Iran installs cameras in public sites to identify unveiled women – police statement


An Iranian woman walks under a billboard with a portrait of Iran’s Supreme Leader Ayatollah Ali Khamenei.

(Photo by Morteza Nikoubazl/NurPhoto via Getty Ima

  • Iran is installing cameras in public places to identify and penalize women who do not comply with the country’s compulsory dress code.
  • Women who violate the dress code will receive warning text messages as to the consequences, according to police statements.
  • The move is aimed at preventing resistance against the hijab law, which authorities say tarnishes Iran’s spiritual image and spreads insecurity.

In a further attempt to rein in the increasing number of women defying Iran’s compulsory dress code, authorities are installing cameras in public places and thoroughfares to identify and penalise unveiled women, the police announced on Saturday.

After they have been identified, violators will receive “warning text messages as to the consequences”, police said in a statement.

The move is aimed at “preventing resistance against the hijab law,” said the statement, carried by the judiciary’s Mizan news agency and other state media, adding that such resistance tarnishes Iran’s spiritual image and spreads insecurity.

A growing number of Iranian women have been ditching their veils since the death of a 22-year-old Kurdish woman while in custody of the morality police last September. Mahsa Amini had been detained for allegedly violating the hijab rule. Security forces violently put down the protests following her death.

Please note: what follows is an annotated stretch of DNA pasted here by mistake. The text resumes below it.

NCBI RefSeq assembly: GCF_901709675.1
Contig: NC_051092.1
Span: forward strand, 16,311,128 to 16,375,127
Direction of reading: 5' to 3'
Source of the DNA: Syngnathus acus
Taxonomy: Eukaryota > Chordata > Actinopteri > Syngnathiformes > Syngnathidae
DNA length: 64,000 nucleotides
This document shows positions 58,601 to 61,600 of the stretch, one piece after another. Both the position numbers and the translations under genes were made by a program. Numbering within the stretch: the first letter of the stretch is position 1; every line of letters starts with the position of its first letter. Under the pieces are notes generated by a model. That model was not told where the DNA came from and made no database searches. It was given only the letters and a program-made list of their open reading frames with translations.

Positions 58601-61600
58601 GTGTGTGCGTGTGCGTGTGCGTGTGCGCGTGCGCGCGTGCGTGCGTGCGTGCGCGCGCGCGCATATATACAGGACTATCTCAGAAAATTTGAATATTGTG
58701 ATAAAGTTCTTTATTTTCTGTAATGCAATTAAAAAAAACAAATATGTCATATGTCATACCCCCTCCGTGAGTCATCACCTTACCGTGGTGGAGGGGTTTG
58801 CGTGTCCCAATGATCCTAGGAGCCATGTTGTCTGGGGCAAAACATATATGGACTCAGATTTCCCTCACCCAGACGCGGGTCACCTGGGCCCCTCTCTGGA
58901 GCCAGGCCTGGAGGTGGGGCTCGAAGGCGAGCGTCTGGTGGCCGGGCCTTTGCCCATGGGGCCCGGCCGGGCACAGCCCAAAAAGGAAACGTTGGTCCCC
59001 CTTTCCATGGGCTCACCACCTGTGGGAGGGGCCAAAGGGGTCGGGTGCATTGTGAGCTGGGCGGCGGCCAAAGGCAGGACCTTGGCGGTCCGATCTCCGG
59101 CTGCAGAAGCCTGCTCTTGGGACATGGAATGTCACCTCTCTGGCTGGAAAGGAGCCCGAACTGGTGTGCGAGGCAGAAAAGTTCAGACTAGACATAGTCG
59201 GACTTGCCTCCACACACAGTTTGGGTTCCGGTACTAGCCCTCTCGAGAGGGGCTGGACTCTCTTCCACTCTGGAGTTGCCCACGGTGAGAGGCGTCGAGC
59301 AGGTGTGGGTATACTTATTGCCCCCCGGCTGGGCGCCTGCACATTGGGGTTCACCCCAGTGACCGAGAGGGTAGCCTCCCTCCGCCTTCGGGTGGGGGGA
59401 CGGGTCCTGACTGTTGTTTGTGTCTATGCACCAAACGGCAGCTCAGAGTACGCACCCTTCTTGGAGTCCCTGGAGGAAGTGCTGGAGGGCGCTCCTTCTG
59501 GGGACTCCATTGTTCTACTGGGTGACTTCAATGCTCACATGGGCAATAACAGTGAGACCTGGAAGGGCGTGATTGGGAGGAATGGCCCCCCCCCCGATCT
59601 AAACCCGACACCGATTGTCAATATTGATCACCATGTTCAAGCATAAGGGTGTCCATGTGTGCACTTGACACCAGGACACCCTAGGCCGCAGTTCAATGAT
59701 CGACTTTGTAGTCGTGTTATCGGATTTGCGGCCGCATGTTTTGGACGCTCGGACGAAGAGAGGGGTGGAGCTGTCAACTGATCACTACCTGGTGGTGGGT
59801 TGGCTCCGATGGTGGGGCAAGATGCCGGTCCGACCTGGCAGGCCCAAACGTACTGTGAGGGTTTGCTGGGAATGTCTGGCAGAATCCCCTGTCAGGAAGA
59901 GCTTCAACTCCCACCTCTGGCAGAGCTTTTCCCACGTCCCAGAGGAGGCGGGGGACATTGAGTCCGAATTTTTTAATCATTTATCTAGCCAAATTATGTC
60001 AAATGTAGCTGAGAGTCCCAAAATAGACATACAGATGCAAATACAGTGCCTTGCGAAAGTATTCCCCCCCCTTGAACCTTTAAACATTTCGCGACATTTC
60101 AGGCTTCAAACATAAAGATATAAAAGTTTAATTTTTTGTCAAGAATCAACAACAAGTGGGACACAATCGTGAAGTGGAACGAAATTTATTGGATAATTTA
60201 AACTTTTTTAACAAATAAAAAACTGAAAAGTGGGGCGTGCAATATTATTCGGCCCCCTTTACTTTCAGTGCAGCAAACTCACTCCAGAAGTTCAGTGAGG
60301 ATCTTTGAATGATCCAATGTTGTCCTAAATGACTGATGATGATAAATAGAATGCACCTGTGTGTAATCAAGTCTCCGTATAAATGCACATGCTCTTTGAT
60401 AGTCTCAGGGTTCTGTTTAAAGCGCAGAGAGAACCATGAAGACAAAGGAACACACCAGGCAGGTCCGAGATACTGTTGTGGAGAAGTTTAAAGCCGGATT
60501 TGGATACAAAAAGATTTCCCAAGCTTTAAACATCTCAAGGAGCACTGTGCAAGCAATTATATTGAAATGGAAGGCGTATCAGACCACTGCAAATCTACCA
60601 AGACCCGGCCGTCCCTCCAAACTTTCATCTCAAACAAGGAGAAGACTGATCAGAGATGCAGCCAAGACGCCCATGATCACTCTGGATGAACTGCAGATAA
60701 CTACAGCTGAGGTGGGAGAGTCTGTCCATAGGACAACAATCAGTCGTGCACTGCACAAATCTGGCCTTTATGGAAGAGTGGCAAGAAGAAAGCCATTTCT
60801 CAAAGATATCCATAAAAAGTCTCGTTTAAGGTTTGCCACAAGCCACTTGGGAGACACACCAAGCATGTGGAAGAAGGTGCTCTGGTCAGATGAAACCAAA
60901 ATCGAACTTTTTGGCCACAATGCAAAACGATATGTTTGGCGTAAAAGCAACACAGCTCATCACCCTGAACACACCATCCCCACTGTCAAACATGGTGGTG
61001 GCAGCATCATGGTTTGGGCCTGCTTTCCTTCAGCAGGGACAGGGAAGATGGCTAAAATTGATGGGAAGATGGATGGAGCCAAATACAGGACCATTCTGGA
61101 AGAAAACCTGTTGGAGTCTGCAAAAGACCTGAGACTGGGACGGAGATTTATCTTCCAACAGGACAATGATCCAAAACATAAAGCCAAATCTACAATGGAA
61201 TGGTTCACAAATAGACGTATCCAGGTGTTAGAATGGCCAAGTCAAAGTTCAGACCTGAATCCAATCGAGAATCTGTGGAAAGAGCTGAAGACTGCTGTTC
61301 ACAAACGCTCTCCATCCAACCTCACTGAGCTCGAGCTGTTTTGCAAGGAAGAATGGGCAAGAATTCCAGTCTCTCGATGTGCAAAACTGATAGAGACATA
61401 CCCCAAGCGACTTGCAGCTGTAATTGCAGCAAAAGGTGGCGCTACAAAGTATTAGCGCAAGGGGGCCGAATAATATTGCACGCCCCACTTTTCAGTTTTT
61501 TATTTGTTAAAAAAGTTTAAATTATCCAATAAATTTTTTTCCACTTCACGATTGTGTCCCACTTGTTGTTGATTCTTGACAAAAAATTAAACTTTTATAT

But although risking arrest for defying the obligatory dress code, women are still widely seen unveiled in malls, restaurants, shops and streets around the country. Videos of unveiled women resisting the morality police have flooded social media.

Meanwhile, dozens of female students at schools in a central town and the northwestern city of Ardabil were taken ill on Saturday in a new wave of suspected poisonings which affected hundreds of schoolgirls across Iran earlier this year.

“This morning, students smelled an unpleasant odour, had a burning sensation in the throat and felt weak so they were immediately transferred to medical centres by emergency personnel,” a security official in Ardabil told reporters, according to the semi-official Fars news agency.

A fact-finding committee investigating the suspected poisonings is expected to report to parliament in about two weeks, its head was quoted as saying by the semi-official news agency ILNA.

Authorities have accused the Islamic Republic’s “enemies” of using the attacks to undermine the clerical establishment. But suspicions have fallen on hardline groups operating as self-declared guardians of their interpretation of Islam.

Saturday’s police statement on the hijab law called on owners of businesses to “seriously monitor the observance of societal norms with their diligent inspections”.

Under Iran’s Islamic sharia law, imposed after the 1979 revolution, women are obliged to cover their hair and wear long, loose-fitting clothes to disguise their figures. Violators have faced public rebuke, fines or arrest.

Describing the veil as “one of the civilizational foundations of the Iranian nation” and “one of the practical principles of the Islamic Republic,” an Interior Ministry statement on March 30 said there would be no retreat on the issue.

It urged citizens to confront unveiled women. Such directives in past decades have emboldened hardliners to attack women. Last week a viral video showed a man throwing yoghurt at two unveiled women in a shop.

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